Soccer Monday with Annie M. Peterson for May 13, 2019
Parking the bus and what the U.S. is gonna face this summer — Did the officials muff Julie Ertz's bloody mouth? Plus must-click links and excerpts from Allie Long
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Parking The Bus
So we’re inching closer and closer to the World Cup. I’ve got lots of preview stuff to do and of course the Trail Blazers are making it interesting by heading to the Western Conference finals. This is because I’m totally jinxed.
I wasn’t able to go to Sunday’s USWNT match against South Africa because I was picking up my daughter from her freshman year at college (and also the NBA), but I watched (with my other eye on the Blazers).
Here’s what is apparent: Scouts for the rest of the world have reaallllyyy studied that match against Sweden in Brazil two years ago. We’re gonna see teams bunker in this summer against the Americans and try to ride it out.
And that’s a totally valid strategy. As Caitlin Murray noted in her analysis for Yahoo! Sports, even if teams have zero hope of beating the U.S., limiting those pesky goals against might be the edge that some of these teams need to advance to the knockout round.
I’d also like to suggest that the anticipation of the bunker may explain some of Jill Ellis’ moves toward experience. I also think that all the focus on defense may mean that the offense that the U.S. does get will come from players that aren’t named Alex Morgan. Like Sam Mewis.
The USWNT certainly still made the match interesting, even if the goal-fest many anticipated never materialized. And I’m pointing here to the bizarre situation surround Julie Ertz and her bloody mouth.
Most pro and amateur sports (Including the NBA! Just saying because I’m in the playoffs) have really strict rules surrounding actively bleeding players. Blood rules were adopted by many leagues decades ago at the height of the AIDS epidemic.
Ertz continued to play with bloody gauze in her mouth. FIFA rules state that any player who is actively bleeding must leave the field until the referee is satisfied “that the bleeding has stopped.” The bleeding clearly hadn’t stopped, so why was she allowed to play? The rule also states they players can’t have blood on their jerseys, which is why she was forced to change hers.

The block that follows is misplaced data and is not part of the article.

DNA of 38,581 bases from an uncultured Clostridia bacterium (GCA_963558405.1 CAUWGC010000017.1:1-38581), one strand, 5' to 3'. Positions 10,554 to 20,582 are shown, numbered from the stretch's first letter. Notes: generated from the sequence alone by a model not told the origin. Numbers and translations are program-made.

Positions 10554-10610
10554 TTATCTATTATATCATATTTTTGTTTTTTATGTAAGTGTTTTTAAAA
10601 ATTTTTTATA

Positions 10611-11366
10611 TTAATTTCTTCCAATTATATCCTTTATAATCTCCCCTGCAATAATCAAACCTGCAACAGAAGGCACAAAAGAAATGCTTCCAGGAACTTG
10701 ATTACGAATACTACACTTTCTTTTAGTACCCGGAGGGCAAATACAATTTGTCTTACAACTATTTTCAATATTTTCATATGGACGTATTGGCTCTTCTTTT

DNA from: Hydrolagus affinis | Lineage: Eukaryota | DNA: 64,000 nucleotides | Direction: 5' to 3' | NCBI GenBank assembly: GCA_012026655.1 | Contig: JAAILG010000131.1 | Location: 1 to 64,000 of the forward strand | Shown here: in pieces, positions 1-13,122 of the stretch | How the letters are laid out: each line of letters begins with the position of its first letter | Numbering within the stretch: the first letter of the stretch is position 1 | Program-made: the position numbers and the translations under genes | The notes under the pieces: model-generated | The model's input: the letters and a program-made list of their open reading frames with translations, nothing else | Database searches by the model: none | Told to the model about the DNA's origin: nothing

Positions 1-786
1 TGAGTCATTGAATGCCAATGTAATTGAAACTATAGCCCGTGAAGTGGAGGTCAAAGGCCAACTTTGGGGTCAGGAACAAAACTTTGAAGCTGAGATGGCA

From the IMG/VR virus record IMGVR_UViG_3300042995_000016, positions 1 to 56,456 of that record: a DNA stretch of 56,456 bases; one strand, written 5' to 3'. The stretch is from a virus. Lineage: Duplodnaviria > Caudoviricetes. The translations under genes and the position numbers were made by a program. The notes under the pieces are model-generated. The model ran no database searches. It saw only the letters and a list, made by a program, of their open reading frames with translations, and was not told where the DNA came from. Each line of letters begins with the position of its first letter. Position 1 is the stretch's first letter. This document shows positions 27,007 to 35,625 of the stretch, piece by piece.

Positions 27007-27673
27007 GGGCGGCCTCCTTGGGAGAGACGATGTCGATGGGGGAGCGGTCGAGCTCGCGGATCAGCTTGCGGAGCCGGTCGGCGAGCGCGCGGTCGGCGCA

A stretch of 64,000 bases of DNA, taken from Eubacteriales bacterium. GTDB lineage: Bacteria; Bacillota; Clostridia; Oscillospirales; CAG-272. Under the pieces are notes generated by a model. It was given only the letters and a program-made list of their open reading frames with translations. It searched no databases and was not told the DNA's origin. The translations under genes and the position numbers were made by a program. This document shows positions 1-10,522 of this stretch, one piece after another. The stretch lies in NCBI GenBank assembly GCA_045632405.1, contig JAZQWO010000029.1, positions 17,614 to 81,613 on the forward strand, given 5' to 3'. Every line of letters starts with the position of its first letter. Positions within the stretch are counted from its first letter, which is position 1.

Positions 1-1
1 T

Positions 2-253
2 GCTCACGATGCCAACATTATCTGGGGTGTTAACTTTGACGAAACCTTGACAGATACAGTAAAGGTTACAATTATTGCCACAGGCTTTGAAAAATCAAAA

The bleeding went on for more than 20 minutes by my count. Why?
Impressed that Ertz is a warrior and played with what looked like a hand towel in her mouth, but that shouldn’t have been allowed by the officials. She was actively bleeding, she should have been held off the field until is stopped.
I understand mouth wounds are difficult to treat, but the rules are in place to protect all players.
This Week in Women’s Soccer
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First, a couple of links from me and my colleagues! I wrote about Allie Long making the team after doubts crept in that she might not.
Here’s my story on US Soccer’s response to the players’ discrimination lawsuit. (Hey, just wanted to clarify something for the record. I must be neutral in my reporting for the AP. This was a procedural response to a lawsuit. I kept it brief because that’s what it merited for a general audience. So no, angry DMers, I haven’t taken sides.
AP’s Rob Harris with a story on the England’s squad for the World Cup.
Josh Dubow covered the South Africa match for AP
Graham Hays brings his analysis after Sunday’s match.
Caitlin Murray weighs in for Yahoo! Sports.
Jonathan Tannenwald for Philly.com on the South Africa match.
Cheasea Bush with her take from The Equalizer.
Elliott Almond from the match’s hometown paper, the San Jose Mercury News.
Jamie Goldberg wrote about juggling motherhood with soccer. Waiting for the piece on juggling motherhood, soccer and the NBA, but that’s just me! 🙂
Nice story here from Kevin Baxter of the Los Angeles Times about the World Cup journey starting at a swanky SF restaurant.
And that brings me to the Tweet of the week, because I’m guessing this was taken at the swanky restaurant!
Tweet of the Week
Five at The IX: More with Allie Long, longshot no more
So last week I mentioned in the IX that the Reign were gracious to set up a conference call with Megan Rapinoe and Allie Long. I thought y’all might be interested in seeing some more of the things Long said on the call, since she was far from a lock for the team (like Rapinoe), and we haven’t heard all that much from her on a national stage over the past year. Plus I really love these stories about players who beat the odds and prove themselves.